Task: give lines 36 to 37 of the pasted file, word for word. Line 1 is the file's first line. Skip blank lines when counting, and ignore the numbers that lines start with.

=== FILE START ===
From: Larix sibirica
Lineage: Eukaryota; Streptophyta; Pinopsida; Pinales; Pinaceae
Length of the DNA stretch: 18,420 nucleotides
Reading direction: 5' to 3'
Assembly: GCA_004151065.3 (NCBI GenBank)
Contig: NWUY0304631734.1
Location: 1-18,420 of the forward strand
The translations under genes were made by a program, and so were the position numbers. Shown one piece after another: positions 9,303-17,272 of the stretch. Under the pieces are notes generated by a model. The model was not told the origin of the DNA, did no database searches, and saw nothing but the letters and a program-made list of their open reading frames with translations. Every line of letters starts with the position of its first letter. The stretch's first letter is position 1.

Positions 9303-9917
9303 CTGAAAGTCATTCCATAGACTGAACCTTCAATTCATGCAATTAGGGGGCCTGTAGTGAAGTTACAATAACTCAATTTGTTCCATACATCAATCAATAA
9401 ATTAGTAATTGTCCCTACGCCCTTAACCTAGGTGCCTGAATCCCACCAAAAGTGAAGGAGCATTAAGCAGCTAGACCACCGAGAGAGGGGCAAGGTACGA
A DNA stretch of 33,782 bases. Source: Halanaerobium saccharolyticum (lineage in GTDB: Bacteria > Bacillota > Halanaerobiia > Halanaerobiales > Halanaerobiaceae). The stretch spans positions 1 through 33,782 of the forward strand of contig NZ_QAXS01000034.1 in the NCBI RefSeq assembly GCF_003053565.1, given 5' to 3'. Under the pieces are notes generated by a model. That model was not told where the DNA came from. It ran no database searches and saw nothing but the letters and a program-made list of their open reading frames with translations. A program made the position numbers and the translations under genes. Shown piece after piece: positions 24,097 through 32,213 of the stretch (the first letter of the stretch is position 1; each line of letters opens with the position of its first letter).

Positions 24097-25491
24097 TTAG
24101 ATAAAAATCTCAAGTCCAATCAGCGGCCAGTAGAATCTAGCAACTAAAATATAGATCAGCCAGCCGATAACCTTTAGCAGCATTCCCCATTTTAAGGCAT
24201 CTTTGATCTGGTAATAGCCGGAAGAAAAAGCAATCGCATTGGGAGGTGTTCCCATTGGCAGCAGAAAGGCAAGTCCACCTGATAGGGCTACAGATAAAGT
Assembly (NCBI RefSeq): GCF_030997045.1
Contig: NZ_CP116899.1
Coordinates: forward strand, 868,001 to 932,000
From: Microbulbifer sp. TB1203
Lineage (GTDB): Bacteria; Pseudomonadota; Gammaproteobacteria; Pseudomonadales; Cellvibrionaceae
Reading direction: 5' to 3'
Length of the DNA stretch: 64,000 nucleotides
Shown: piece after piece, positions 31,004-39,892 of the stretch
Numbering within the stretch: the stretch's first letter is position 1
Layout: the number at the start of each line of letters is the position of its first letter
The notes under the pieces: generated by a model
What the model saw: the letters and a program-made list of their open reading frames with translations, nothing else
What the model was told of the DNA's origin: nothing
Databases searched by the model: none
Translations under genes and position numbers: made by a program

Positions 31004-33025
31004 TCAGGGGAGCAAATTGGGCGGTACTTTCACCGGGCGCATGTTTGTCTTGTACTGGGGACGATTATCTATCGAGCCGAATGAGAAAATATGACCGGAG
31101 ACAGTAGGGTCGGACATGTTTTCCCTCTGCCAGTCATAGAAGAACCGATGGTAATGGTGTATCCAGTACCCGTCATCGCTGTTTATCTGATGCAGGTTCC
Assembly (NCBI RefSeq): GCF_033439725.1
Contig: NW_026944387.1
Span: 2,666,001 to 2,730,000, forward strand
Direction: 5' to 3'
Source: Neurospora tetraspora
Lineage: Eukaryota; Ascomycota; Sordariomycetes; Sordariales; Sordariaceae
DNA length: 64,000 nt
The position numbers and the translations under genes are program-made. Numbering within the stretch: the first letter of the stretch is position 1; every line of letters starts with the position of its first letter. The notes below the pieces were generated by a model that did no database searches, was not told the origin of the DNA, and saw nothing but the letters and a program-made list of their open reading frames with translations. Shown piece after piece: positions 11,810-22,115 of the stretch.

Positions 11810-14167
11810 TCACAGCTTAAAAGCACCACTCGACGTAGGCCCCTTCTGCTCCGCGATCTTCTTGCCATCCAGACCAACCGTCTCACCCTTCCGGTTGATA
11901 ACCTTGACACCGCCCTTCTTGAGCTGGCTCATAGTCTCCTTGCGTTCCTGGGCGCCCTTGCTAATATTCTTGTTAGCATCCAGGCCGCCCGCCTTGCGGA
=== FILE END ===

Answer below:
Contig: NW_026944387.1
Span: 2,666,001 to 2,730,000, forward strand